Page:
By Dan Durkin-
(CBS) The 186 games played between the Green Bay Packers and Chicago Bears qualifies it as the oldest rivalry in the NFL. But the recent history suggests this series has devolved into a “rino,” a rivalry in name only.
Over the Favre-Rodgers era (21 seasons), the Packers are 30-13 against the Bears, with nine division titles, and added two shiny pieces of Super Bowl hardware to the trophy case. In 2011, the Packers beat the Bears four times in a calendar year, becoming only the second team in NFL history to accomplish that feat.
At the core of the green-and-gold standard is a trifecta of scheme, talent acquisition, and player development. There’s a clear synergy between general manager Ted Thompson to procure the requisite talent for Mike McCarthy to foster.
On their current 53-man roster, 38 players were drafted, and only four players have played for another team. In a copycat league, three teams – the Seahawks, Raiders, and Chiefs – poached the Packers’ personnel department for their general managers, in hopes of learning the secret formula.
Next man up isn’t just a catchphrase in Green Bay, its reality. From their Super Bowl run in 2010 – when they put 16 players on IR – to this season, the Packers have withstood the inevitable injuries that occur over an NFL season and excelled in the process.
Additionally, the Packers have done an excellent job at self-scouting, adapting, and reinventing their scheme ad hoc. Throw in the universe’s best available option at the most important position in professional sports – Aaron Rodgers – and you have a perennial championship contender.
Rodgers has had the luxury of growing up in one offensive system. He’s mastered the Packers up-tempo spread offense, adroitly diagnosing defenses pre-snap to get into an optimal play, then post-snap, he’s the premier combination of mobility, arm strength, and surgical accuracy.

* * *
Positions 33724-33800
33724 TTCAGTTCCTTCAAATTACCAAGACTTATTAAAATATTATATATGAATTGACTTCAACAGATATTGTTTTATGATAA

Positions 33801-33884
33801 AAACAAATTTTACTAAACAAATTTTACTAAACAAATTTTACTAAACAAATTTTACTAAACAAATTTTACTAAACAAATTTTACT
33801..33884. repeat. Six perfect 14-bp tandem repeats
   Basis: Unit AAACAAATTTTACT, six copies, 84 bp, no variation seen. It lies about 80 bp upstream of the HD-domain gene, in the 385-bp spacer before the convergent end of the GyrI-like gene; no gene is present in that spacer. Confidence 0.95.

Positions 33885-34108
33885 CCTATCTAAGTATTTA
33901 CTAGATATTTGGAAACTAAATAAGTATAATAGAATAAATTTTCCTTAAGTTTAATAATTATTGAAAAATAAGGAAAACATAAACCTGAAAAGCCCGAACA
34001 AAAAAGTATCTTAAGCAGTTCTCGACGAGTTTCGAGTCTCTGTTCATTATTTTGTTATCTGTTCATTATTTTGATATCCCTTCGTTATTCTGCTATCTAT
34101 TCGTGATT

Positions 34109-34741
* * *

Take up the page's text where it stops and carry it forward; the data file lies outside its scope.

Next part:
For years, the Packers ran the ball only out of obligation. But without the threat of a running game, opponents safely countered with split (two-high) safeties, and the Packers were unable to capitalize on the numerical advantages they had in the box.
This past April, Thompson doubled up in the draft, selecting the smash-and-dash combination of football bully Eddie Lacy (Alabama), and lightning-quick Jonathan Franklin (UCLA).
Given the disposable nature of running backs, their value in the draft has diminished, but getting Lacy in the second-round was a steal. Lacy fell because of conditioning concerns and a growing skepticism among scouts that any running back can have success running behind Alabama’s offensive line. The Packers were right about Lacy, who has added a power element to their attack.
With the Packers spreading teams out with three and four-wide looks out of the shotgun, they’ve shifted to more single-back sets. Lacy’s forward-lean running style enables him to gain positive yardage without the need for a lead blocker. The Packers challenge will now be monitoring his touches to ensure he’s running with the same pop in January and February.
Next to the 49ers, the Packers deploy one of the league’s most creative running games, with zone, man, and gap blocking schemes. Lacy’s emergence has forced teams to play honest against the Packers, and Rodgers is deadly against Cover-1. The potential of this offense at full-strength is frightening.